What it's like to go to jail for your beliefs … and forgive your captors


From the January 2016 issue of The Rotarian. In this issue, we kick off 2016 with first-person accounts of Rotary members’ most harrowing and heartfelt personal experiences. Pick up the issue to explore more stories.

Naing Ko Ko

Rotary Peace Fellow

University of Queensland, Australia, 2012-13

In 1988, when I was 16, I began to protest with other students for democracy, human rights, and social justice in my home country of Burma, now called Myanmar. Four years later, I was arrested and tortured for two months in an interrogation camp. I was shackled and beaten. I was not allowed to sleep. They put a cloth over my eyes and a hood over my head, so I could not tell the day from the night. They asked me the same questions over and over. It was quite similar to George Orwell’s 1984. After this, I was sent to a special court. I was given no lawyer, just sent directly to prison.

They did not want us to learn in prison, but I had a dream to go and study overseas when I was released. I convinced a guard to smuggle books to me. I received a dictionary to learn English and books on economics and philosophy. I dug a hole in the wall of my cell and hid the books and covered the hole with an image of the Buddha. I studied English at night and in the day I slept.

But one day, I got sleepy and didn’t hide the books, and they were discovered. After that, I was moved to a cell where they kept the dogs. They put me in shackles again and made me behave as if I were a dog. If they called my name, “Naing Ko Ko!” I had to respond, “Woof! Woof!” When the guards came, I had to kneel down and press my face to the floor and not look at their face. They put the food on the ground and I had to eat just with my mouth, like a dog. With water it was this way, too.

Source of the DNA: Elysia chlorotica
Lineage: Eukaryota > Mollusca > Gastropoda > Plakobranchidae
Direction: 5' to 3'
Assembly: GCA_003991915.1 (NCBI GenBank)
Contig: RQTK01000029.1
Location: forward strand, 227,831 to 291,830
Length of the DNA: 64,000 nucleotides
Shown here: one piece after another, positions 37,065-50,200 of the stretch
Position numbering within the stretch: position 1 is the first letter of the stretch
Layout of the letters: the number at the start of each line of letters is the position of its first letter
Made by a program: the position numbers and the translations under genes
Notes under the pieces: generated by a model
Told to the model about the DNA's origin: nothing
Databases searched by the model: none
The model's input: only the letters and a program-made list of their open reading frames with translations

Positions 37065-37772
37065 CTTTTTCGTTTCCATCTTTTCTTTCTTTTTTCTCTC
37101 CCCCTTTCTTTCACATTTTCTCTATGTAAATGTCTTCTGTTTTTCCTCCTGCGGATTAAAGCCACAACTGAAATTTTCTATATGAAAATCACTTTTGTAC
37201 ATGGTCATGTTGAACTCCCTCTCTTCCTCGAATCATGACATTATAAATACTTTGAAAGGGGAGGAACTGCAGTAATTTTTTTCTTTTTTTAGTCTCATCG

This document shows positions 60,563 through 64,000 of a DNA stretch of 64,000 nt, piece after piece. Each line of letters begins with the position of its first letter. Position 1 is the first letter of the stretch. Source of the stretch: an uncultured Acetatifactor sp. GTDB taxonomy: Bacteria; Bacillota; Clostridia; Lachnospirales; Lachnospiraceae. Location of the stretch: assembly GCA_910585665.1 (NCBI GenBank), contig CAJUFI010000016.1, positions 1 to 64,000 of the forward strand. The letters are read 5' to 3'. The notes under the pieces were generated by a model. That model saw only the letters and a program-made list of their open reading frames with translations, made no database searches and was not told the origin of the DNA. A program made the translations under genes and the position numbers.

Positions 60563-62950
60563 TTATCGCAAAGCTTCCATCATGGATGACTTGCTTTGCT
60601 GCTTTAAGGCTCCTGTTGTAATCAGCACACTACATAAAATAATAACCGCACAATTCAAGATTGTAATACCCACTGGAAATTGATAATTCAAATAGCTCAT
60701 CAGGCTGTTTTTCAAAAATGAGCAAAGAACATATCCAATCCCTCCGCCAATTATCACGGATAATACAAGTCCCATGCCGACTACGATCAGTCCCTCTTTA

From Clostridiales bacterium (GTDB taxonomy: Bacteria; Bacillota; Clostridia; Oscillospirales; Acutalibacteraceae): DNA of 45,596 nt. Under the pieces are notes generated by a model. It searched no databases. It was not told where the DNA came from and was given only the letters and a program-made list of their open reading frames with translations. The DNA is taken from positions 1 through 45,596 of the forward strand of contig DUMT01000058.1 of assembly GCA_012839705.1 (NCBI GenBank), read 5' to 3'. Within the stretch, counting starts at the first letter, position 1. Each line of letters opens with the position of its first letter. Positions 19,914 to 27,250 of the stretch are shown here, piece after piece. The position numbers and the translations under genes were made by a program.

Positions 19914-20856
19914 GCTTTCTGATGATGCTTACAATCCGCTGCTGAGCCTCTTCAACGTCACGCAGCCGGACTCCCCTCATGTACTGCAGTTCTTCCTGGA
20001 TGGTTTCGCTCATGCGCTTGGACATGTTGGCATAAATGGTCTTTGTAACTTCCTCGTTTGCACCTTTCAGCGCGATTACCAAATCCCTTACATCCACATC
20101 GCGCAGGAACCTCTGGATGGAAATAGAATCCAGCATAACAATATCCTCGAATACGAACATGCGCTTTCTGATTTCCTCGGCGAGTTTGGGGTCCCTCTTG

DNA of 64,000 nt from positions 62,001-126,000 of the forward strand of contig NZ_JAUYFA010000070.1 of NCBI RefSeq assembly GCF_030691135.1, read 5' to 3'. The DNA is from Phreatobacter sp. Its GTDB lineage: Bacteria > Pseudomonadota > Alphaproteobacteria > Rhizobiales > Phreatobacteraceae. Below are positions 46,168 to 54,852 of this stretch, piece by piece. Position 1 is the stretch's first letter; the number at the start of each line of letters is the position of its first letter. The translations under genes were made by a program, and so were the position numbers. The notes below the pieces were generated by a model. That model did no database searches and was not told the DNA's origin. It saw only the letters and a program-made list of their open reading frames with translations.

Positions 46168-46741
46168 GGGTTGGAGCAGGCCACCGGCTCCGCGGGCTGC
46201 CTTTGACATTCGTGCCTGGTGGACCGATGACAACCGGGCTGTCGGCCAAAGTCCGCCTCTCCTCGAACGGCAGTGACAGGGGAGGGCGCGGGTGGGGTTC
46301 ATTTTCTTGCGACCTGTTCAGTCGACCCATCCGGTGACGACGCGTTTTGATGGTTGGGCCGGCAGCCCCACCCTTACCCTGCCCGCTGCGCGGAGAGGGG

At this time, I realized that I would die in the prison if I remained fighting and stubborn. I knew I had to accept the reality and control my mind or I would go crazy in that place. There were others who committed suicide. They smashed their heads against the wall. I didn’t want to be defeated in this way. I did not want to die in front of inhuman wardens.

But I had also to remember that the guards were not educated people. They were part of a system. So I started to talk with them. I said, “Come on. We are just students. We are not murderers or criminals. We only want the right to learn and to make a democracy.” I tried to explain as much as I could, from reading the Rev. Martin Luther King Jr. and Gandhi.

Many did not respond at all. But I kept talking. I made my voice loud. After many times talking, some prison guards replied to me. We became familiar and finally like close friends.

After six years and eight months, I was released. I am now fulfilling my dream of studying overseas at Australian National University in Canberra. Of all the prisoners who were arrested in the protests, I think I am the only one who is getting a Ph.D.

More than 3,000 people died during the democracy protests of 1988. Thousands more went to prison like me. We became known as the “88 Generation” because we called for democracy and human rights.

We cannot forget what happened in places like the dog cell. But we must forgive the guards and wardens or we cannot move forward. You cannot make a democracy with rage in your heart. There must be forgiveness. It is important to talk about justice. But revenge and justice are not the same.

For me, the best revenge is to become someone who can work to change my country systematically. I want to return to Myanmar to become a chief policy adviser. I want to work on anti-corruption and anti-poverty programs and social justice, and most of all the peacemaking process. I want the interrogation camp where I was tortured to become a museum so we never forget this part of our history and never repeat it.

Are you interested in working for peace and conflict resolution? Find out how to become a Rotary Peace Fellow or support the Rotary Peace Centers at www.rotary.org/peace-fellowships.



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